What It Takes To Heat a Pool
The necessary cost of heating a pool can be high. Note that the greater the price, the less efficient your pool’s design and equipment is.
This article will discuss how much you should expect on average to spend if you’re planning on heating your pool this winter season. It will also provide some tips that may help lower the costs a little bit.
The cost of heating your pool is influenced by the rate of heat transfer through the water, the specific design of your pool’s equipment, and any special considerations needed in winter, such as portable heaters.
Heat loss from the water can be through convection, radiation, and evaporation. Evaporation is by far the most significant factor in pool heat loss. It means that if you lose water, you’ll lose heat. Pool water will gain heat anytime there is a cover, as long as it remains below 100F. However, it will lose heat once it exceeds it.
One way to limit heat loss is to install a pool cover with a warmer insulating surface. The side of the water that touches the covering will gain heat, while the body’s surface will lose heat.
A heated blanket is another way to avoid long-term heat loss if you are outside for long periods between cover openings. A heated blanket is typically a 12-volt electric blanket designed for placing over the pool cover before closing it for the night. A heated blanket can save on energy costs by reducing heat loss while outside.
Sunshine Coast pool heaters are a hot selling product in Australia. However, the prices vary according to function.
The most common equipment used to heat pools is gas-fired or electricity-driven ground pools with natural gas or propane fuel.
Many homeowners have multiple heating systems in their homes, such as two or four different furnaces, water heaters, cooktops, or electric radiant floor heaters. The cost of heating a pool connected to numerous systems can be affected by the additional costs for each system.
While many people often consider heating a pool to be the most expensive part of owning a pool, it should not be regarded as the only cost to consider when estimating your total energy costs for heating your pool. The other significant contributors to energy costs are cooling and lighting.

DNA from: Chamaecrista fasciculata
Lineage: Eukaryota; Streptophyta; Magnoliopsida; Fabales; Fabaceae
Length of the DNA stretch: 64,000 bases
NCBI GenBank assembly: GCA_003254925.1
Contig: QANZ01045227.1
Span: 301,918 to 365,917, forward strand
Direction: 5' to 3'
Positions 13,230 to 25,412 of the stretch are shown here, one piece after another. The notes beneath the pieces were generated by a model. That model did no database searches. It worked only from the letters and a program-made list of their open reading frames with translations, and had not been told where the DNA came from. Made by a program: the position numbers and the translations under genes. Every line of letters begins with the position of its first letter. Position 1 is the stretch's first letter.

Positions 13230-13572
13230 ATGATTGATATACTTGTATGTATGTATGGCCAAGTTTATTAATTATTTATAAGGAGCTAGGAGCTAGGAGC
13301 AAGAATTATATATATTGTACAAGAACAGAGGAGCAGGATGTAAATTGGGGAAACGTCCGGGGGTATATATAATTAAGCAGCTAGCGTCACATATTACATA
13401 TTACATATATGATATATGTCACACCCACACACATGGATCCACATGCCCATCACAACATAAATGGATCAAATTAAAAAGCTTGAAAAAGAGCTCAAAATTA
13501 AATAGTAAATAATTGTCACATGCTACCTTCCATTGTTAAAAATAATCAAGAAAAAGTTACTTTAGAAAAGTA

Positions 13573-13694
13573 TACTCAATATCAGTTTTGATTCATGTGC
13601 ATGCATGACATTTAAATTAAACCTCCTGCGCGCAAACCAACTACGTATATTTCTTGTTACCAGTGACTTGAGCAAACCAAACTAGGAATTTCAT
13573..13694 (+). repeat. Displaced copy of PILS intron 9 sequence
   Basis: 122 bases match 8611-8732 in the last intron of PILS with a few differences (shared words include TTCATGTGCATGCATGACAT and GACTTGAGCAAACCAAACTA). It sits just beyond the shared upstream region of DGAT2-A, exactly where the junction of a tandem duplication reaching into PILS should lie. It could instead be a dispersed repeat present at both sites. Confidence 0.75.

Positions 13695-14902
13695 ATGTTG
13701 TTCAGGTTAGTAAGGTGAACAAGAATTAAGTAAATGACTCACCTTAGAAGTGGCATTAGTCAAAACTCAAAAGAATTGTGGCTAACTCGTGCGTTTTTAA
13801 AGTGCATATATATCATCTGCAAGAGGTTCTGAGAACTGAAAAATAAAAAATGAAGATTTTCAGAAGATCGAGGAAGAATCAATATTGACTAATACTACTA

Electricity is the most common fuel for pool heating. In most cases, a large amount of electricity is required to heat and maintain a swimming pool. We must heat water to reduce heat loss from evaporation to the surrounding ambient temperatures.
Pool size, the volume of water it contains, the type and degree of insulation, the outside ambient temperature, and wind conditions will significantly impact how much electricity is needed to heat the pool. Typically, the more frequently a swimming pool is used in the winter season, the greater the amount of electricity required to heat the water. Many homeowners will decide to have their swimming pool heating system turned on from early fall through until early spring and turn it off in late spring and fall when they don’t plan to use their pool.
Generally, it takes about 1 kilowatt-hour per square meter of water surface area to raise one degree. It is essential to remember that electricity prices may vary during different day hours, so you may need to do some research.
The cooling costs for heating a pool used for both swimming and entertaining are very significant, but you should not have to deal with the situation where you have to cut off the heat for time spent swimming or having fun.
Unfortunately, managing the heat or cooling system of a pool is unavoidable if you have a very inefficient pool cover or running your heater 24/7.
Therefore, it is essential to know that the temperature you can comfortably swim in the winter is typically around 60 F. If you’re trying to heat your pool and keep the water at 70F or above, you can significantly cut your heating costs.
Exceptionally if you choose to go with a gas-fired heater because of the safety concerns with electric heaters, propane is a highly cheap but efficient alternative for heating a pool